This is true even if you don’t have diabetes.
Yes, research at the University of Pennsylvania shows that type 2 diabetes is linked to accelerated brain degeneration.
“We found that patients having more severe diabetes had less brain tissue, suggesting brain atrophy,” says researcher Nick Bryan, M.D., Ph.D., a professor of radiology.
The fact is that insulin is known to affect the brain in large doses.
But researchers at Oxford University discovered that even people with seemingly normal blood sugar by medical clinical standards suffer “atrophy” (brain shrinkage) if their insulin rises often by spikes in blood sugar.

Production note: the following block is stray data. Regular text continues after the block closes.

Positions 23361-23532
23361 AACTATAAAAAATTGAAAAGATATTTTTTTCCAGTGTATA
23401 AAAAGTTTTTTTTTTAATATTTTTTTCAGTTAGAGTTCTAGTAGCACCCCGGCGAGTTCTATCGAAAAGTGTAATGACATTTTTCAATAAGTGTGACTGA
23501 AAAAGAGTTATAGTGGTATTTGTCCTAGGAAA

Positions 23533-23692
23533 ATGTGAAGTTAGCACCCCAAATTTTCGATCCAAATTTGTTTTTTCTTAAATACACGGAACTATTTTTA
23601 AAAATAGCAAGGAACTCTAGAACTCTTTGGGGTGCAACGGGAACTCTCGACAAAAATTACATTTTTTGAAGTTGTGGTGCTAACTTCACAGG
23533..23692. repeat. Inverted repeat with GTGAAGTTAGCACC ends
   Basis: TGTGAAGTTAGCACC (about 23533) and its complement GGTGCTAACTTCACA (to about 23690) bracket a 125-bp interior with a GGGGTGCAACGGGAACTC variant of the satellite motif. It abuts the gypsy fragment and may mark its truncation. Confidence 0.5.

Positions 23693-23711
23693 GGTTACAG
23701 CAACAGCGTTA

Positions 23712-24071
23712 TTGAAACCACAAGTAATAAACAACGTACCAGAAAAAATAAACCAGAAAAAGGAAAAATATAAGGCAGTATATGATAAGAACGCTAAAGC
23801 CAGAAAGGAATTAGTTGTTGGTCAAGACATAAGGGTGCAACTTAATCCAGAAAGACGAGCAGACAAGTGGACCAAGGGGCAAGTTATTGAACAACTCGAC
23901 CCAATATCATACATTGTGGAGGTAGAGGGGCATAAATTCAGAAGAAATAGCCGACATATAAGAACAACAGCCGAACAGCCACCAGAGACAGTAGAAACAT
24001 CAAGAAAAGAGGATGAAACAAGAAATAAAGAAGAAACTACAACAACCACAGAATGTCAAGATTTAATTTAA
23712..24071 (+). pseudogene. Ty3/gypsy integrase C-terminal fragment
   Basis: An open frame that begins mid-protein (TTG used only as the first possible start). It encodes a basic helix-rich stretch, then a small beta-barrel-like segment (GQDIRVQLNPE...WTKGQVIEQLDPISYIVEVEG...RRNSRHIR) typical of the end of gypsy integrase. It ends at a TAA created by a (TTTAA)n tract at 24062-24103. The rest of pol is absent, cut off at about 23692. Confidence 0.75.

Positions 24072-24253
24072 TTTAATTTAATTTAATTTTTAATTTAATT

If you want to avoid this brain tissue destruction, you can reverse the risk by eating more fruits and vegetables. At least seven or more servings a day. Other studies show that people with high levels of phytochemicals in their blood from plant produce decrease their risk of blood sugar – and thus insulin – spikes.
Meanwhile, about 26 million people in the U.S. have diabetes and 40 million more may have pre-diabetes, where their blood sugar and insulin are on the verge of crossing over into diabetic territory.
The UPenn scientists say the longer you have this condition, the more it affects your brain.
“Diabetes duration correlated primarily with brain atrophy,” Bryan says. “Stated another way, our results suggested that, for every 10 years of diabetes duration, the brain of a patient with diabetes looks approximately two years older than that of a non-diabetic person, in terms of gray matter volume.”
So start eating much more fruits and vegetables as soon as possible and you’ll keep your gray matter healthy and whole for much longer.